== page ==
Research is essential in knowing national, regional, and local markets. You also must know your worth and the market rate before you begin your job search. Unpreparedness can hurt your chances of receiving what you’re worth.
2. Remember that confidence sells.
According to Hawley, “Don’t undervalue yourself. The company wants your experience and they want confidence that sells. It doesn’t matter how experienced you are; without confidence, the next candidate will go after it and get it.”
3. Make it a conversation, not a debate.
It’s not about what you want. You agree on the best value of both parties. Practice with someone familiar with the process. It’s not an email. It’s not a text. The conversation is best face-to-face. Nervousness is natural, but don’t fear having this conversation. I have told professionals not to treat the employer as an adversary, but as a partner.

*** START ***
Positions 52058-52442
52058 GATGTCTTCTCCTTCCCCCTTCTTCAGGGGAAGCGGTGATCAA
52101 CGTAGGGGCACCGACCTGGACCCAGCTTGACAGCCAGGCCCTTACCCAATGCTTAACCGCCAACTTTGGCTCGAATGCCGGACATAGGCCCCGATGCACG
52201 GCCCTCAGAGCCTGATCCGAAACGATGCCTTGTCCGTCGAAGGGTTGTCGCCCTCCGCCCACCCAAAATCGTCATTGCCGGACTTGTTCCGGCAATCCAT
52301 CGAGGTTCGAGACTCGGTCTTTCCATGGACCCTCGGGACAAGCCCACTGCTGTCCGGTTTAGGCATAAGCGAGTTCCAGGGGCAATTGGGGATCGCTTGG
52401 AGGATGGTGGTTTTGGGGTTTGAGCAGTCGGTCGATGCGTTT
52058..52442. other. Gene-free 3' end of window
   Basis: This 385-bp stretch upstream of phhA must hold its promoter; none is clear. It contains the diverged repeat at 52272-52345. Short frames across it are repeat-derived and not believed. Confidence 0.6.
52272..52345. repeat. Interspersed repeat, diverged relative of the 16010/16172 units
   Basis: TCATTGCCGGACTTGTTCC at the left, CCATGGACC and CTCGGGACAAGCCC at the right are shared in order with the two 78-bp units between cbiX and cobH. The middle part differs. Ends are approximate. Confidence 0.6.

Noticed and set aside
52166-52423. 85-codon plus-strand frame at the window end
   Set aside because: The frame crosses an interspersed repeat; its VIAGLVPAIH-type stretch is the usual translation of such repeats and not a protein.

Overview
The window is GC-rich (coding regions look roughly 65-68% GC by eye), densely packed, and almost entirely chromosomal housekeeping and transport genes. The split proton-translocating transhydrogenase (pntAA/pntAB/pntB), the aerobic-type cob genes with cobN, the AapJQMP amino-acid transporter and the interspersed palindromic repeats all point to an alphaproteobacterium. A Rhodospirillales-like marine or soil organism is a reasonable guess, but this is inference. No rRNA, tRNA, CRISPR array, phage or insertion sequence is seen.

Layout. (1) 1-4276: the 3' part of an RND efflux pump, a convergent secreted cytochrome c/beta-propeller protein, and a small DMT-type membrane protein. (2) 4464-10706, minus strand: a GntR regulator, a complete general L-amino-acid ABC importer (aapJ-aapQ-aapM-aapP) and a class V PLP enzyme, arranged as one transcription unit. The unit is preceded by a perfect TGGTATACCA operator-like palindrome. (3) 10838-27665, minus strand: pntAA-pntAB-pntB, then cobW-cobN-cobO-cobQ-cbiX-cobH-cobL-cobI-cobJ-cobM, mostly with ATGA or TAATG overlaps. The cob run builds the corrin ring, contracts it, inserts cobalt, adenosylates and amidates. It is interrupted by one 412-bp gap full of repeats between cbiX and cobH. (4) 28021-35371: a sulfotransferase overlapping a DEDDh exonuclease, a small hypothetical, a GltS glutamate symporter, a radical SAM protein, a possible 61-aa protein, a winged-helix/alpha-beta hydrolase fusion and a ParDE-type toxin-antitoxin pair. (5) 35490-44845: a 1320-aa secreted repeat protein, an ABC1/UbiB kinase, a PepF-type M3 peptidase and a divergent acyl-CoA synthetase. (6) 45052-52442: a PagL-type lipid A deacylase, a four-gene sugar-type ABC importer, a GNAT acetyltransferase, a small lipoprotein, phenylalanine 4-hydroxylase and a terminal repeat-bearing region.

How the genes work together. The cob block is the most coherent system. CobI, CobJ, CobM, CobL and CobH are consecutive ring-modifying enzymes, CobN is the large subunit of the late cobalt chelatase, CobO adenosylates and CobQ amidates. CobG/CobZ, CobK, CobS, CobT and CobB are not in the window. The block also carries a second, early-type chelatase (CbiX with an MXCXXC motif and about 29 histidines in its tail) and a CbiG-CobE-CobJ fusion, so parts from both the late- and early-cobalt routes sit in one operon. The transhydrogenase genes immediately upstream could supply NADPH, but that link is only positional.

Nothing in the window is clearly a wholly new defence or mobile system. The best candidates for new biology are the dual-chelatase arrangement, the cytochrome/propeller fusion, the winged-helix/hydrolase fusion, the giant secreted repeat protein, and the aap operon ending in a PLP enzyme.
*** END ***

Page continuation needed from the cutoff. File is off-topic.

4. It’s not just the salary; it’s the entire package.
Everything is on the negotiation table, from benefits to hours to, yes, salary. Other compensation package components include time off, travel, professional development, and insurance. I’ve heard from professionals who found it easier and more beneficial to negotiate non-salary parts of their package.
5. Know your state laws.
It is unlawful for employers in some states to ask about your salary history. Understand the compensation standards in your state before negotiating. The state of Illinois has just made the salary history discussion off-limits. In addition, new laws in some states protect the rights of employees openly.
6. Be ready to prove your value.